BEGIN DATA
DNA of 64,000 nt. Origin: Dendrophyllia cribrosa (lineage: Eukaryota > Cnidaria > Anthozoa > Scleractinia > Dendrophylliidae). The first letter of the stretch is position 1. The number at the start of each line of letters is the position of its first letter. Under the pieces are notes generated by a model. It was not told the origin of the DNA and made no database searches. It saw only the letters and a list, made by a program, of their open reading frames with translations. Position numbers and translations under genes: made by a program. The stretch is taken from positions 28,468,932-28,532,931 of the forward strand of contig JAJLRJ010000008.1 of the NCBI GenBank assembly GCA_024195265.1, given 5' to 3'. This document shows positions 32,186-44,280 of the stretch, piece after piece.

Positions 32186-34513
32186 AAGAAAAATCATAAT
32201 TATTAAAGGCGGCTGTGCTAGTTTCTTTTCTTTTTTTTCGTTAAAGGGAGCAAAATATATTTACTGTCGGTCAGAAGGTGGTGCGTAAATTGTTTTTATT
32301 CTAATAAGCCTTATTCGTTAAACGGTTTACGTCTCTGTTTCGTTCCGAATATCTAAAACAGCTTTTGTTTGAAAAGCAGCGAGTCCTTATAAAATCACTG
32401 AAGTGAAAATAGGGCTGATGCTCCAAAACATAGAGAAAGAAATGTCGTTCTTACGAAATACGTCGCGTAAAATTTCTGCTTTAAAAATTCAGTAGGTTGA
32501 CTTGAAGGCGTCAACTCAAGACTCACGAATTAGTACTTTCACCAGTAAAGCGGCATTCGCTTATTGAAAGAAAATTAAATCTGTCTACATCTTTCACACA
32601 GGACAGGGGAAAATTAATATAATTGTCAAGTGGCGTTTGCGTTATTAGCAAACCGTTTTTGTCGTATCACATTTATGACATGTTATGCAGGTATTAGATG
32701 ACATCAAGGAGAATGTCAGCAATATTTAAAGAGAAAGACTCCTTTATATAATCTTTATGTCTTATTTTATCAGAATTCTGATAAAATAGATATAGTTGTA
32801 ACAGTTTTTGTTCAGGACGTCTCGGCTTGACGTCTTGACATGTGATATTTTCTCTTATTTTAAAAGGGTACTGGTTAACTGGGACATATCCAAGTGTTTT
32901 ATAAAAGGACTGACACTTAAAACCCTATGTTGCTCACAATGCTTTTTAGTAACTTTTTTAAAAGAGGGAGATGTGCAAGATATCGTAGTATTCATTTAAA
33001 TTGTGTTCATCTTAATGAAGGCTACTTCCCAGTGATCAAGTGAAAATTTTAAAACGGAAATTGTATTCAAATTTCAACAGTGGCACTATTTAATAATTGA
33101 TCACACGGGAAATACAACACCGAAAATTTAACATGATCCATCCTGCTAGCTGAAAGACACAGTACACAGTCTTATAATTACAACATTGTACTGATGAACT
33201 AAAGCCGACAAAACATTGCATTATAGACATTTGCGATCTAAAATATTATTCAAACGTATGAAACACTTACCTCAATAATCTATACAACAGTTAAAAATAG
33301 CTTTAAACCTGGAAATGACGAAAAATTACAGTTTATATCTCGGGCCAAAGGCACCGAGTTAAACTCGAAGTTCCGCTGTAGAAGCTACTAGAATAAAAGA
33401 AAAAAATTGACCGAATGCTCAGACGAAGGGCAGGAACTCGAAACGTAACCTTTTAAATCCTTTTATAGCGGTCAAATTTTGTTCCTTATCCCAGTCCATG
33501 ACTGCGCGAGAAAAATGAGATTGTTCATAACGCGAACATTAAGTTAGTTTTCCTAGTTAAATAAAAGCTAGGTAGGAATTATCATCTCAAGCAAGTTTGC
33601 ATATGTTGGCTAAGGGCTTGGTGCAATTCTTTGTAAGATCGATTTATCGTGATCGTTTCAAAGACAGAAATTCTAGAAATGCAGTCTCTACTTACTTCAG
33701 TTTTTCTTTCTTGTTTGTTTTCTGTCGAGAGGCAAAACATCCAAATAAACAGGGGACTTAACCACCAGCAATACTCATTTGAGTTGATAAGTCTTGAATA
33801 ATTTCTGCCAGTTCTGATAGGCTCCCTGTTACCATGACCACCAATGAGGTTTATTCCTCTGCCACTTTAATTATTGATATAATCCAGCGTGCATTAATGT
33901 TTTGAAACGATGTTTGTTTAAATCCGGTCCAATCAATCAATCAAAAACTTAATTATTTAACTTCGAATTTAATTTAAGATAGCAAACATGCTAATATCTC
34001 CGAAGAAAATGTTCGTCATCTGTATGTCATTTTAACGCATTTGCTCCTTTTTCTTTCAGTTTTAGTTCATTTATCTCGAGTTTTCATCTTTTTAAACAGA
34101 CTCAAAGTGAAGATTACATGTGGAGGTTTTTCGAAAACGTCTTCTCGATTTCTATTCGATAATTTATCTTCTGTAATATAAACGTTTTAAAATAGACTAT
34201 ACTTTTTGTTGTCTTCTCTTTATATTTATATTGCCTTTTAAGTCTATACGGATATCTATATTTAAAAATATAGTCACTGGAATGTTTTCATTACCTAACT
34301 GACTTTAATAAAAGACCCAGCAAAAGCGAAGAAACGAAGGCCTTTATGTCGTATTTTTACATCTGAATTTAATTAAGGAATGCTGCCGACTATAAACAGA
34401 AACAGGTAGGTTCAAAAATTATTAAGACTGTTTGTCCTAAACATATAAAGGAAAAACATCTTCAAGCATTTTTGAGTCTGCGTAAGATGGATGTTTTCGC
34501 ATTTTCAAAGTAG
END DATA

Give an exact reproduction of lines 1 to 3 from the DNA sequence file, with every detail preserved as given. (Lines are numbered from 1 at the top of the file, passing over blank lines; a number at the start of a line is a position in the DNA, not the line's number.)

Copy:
DNA of 64,000 nt. Origin: Dendrophyllia cribrosa (lineage: Eukaryota > Cnidaria > Anthozoa > Scleractinia > Dendrophylliidae). The first letter of the stretch is position 1. The number at the start of each line of letters is the position of its first letter. Under the pieces are notes generated by a model. It was not told the origin of the DNA and made no database searches. It saw only the letters and a list, made by a program, of their open reading frames with translations. Position numbers and translations under genes: made by a program. The stretch is taken from positions 28,468,932-28,532,931 of the forward strand of contig JAJLRJ010000008.1 of the NCBI GenBank assembly GCA_024195265.1, given 5' to 3'. This document shows positions 32,186-44,280 of the stretch, piece after piece.

Positions 32186-34513
32186 AAGAAAAATCATAAT